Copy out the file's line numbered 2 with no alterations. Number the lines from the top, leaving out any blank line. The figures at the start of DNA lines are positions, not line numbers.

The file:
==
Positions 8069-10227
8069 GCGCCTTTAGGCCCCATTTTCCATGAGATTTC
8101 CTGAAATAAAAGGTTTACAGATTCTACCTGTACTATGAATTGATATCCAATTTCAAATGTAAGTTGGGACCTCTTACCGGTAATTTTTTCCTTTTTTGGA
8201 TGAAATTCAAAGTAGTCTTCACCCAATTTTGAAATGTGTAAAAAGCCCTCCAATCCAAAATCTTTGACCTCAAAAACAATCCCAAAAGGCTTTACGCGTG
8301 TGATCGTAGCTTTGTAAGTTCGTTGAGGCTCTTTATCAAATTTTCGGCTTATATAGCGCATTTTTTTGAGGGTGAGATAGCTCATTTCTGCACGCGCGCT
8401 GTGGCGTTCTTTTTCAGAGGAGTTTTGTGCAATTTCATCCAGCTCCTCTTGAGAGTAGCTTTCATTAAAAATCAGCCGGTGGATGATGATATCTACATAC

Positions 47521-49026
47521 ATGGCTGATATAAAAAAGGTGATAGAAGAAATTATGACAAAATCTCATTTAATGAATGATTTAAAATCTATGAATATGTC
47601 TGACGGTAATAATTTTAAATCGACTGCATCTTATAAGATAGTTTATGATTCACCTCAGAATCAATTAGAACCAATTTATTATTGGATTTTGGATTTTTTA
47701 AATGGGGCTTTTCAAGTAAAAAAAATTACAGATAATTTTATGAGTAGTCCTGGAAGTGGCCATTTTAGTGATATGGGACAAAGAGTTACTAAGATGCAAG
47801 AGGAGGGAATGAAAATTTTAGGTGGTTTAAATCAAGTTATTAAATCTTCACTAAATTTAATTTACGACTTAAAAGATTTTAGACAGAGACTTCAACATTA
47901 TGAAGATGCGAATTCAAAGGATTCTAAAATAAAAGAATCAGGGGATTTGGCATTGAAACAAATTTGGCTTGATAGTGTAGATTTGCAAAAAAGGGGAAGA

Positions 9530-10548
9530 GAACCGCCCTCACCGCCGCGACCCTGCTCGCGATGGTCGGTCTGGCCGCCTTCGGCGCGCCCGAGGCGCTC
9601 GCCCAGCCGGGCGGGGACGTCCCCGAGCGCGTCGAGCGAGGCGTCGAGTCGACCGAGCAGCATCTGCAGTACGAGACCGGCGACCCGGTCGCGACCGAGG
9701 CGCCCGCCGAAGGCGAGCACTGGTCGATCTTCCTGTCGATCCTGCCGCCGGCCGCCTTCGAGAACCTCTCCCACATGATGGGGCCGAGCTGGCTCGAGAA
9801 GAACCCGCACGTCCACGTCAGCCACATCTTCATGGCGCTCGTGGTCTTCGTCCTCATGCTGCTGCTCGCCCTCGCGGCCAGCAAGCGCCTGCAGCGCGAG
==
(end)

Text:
8069 GCGCCTTTAGGCCCCATTTTCCATGAGATTTC